LEXINGTON, Ky. — The spring game is over, and the waiting game has begun for Kentucky and several other college football teams across the country.
Plenty of promise was shown at the Blue-White game, but there’s an equal amount to improve upon.
Here are five priorities Kentucky might have during the offseason.
1. Developing depth on the defensive line
There’s no bringing anyone else in between now and the Sept. 2 season opener at Southern Miss. Instead, new Kentucky defensive line coach Derrick LeBlanc will have to develop the players he has up front.
The starting line will consist of Naquez Pringle, Adrian Middleton and presumably Alvonte Bell at defensive end. But the task will be developing depth behind them. Senior defensive tackle Matt Elam can plug the middle, but then younger and more inexperienced players will need to step up.
T.J. Carter showed promise at end and Kordell Looney was a popular name at tackle in the spring. And reinforcements in the 2017 class such as Quinton Bohanna and junior college transfer Phil Hoskins will soon be arriving.
A couple injuries would be disastrous to any position group, but Kentucky is especially thin up front. Developing talent on the defensive line likely will be the defensive staff’s primary goal.
2. Finding another contributing running back
Benny Snell, Sihiem King, A.J. Rose …
Offensive coordinator Eddie Gran seems to feel good about his running back room, but who’s next in line after the top three? It’s a question that wasn’t there heading into last season when Kentucky had Boom Williams, Jojo Kemp, Mikel Horton, King, an unknown Snell and a redshirted Rose who could have been used in an emergency.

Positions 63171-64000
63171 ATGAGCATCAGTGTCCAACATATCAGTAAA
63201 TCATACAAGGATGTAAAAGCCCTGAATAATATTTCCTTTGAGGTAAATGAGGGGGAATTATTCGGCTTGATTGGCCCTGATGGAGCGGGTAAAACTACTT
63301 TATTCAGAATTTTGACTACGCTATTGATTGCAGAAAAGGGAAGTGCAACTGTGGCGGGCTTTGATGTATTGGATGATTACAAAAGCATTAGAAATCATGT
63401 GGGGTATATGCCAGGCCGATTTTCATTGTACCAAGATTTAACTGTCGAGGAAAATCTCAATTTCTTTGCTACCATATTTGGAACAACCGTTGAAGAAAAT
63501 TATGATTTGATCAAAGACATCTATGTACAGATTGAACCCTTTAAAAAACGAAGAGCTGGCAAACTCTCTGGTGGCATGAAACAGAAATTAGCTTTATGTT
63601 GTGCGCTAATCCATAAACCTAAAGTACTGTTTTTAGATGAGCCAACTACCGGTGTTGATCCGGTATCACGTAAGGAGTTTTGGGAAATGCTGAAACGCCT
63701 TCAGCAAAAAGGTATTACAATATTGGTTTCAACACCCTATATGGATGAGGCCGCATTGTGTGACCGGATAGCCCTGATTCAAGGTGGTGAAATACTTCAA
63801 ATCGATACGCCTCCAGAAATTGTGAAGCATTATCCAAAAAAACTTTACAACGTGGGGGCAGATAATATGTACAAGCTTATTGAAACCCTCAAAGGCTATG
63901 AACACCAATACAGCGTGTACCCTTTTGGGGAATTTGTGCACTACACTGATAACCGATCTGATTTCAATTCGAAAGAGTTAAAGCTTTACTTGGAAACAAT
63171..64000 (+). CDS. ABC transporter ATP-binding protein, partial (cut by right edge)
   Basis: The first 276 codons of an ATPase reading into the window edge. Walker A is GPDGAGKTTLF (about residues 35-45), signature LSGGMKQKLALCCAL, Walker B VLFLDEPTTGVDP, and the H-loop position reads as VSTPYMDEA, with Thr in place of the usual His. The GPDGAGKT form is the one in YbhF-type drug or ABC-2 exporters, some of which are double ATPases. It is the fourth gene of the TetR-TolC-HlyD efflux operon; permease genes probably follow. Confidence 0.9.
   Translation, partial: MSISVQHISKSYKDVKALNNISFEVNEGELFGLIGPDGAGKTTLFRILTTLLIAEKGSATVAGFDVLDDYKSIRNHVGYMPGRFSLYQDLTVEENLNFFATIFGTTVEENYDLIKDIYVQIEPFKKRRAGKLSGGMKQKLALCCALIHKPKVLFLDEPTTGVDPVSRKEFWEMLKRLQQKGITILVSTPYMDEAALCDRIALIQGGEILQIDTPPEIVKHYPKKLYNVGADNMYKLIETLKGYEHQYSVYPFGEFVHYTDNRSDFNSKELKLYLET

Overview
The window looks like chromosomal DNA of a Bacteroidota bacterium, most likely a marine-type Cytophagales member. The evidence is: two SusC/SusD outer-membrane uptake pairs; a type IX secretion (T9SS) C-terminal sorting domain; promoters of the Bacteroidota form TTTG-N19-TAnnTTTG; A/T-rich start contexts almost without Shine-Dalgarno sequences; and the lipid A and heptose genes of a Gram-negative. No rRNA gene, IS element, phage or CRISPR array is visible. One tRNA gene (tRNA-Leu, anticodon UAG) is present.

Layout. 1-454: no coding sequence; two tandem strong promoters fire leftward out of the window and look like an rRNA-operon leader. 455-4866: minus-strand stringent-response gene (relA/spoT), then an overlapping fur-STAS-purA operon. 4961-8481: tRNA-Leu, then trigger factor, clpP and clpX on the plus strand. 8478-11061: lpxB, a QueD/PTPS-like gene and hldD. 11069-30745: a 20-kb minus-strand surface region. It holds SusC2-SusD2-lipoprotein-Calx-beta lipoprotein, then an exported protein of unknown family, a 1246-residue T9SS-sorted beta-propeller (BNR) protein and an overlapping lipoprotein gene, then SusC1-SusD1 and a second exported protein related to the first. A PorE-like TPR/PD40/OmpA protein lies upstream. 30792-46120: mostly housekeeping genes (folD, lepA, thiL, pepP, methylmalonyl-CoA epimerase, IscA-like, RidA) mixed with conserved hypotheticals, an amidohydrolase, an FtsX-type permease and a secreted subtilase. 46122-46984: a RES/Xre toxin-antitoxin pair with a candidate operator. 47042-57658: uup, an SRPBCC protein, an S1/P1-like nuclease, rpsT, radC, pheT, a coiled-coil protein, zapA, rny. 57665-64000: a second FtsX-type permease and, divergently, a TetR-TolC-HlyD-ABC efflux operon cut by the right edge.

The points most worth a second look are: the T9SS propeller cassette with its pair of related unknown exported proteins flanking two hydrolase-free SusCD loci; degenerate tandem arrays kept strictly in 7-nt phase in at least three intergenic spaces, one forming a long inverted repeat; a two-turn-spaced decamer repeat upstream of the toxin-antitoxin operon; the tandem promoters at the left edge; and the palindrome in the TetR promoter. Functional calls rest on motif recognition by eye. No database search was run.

Freshman Bryant Koback is likely the fourth running back, but he missed all of spring while recovering from a broken leg suffered in high school. Past that, there aren’t any scholarship running backs. Koback was the only running back signee in the 2017 class.
The wild card is Lynn Bowden. Kentucky’s top-ranked incoming freshman is likely to play primarily as a slot receiver, but coach Mark Stoops said he could play running back and quarterback as well. Bowden was a quarterback in high school, and it sounds like he’ll be a get-him-the-ball-in-space back in college.
Expect to see Bowden in the slot, taking snaps in the wildcat formation, and if needed, maybe even lining up at running back.
3. Figuring out the punting problem
Friday was a night to forget for Grant McKinniss. He averaged less than 40 yards a punt with no rush coming at him.
“We need to punt the ball better,” coach Mark Stoops said after the game. “Grant needs to punt it better.”
In Stoops’ first press conference of the spring, he said Kentucky might try to bring in competition for McKinniss, and the staff did just that with Columbia graduate transfer Matthew Panton. The former Ivy Leaguer is from Australia, but he’s not exclusively a rugby-style punter.
Panton split punting duties at Columbia, but he averaged more yards per punt (41.1) than McKinniss (39.2) last season. McKinniss had the lowest average among qualified SEC punters a year ago.
There’s likely to be a punting position battle in fall camp.
4. A healthy Drew Barker
Redshirt freshman Gunnar Hoak shined in the spring game and looked capable of taking the second-team quarterback spot, but Kentucky needs a healthy Drew Barker.
The former starting quarterback said last week that he’s about 75 to 80 percent. He was held out of the spring game as a precaution and is still working to return to full health after his back surgery in November.
It should be a fun battle for the second-team quarterback if Barker enters fall camp at full health. A trio of Stephen Johnson, Barker and Hoak in the room would give quarterbacks coach Darin Hinshaw a more-than-capable group.
5. A stronger Stephen Johnson
Johnson is on an enviable 5,000-calorie-per-day diet in hopes of adding weight and thus improving ball security. Fumbles were a big problem last season, and adding strength and weight could help in that department.
Johnson is listed at 185 pounds and his target weight is 195 — or better yet, 200.
It’s Johnson’s first full offseason at Kentucky, and his body might better fit the SEC quarterback mold come September.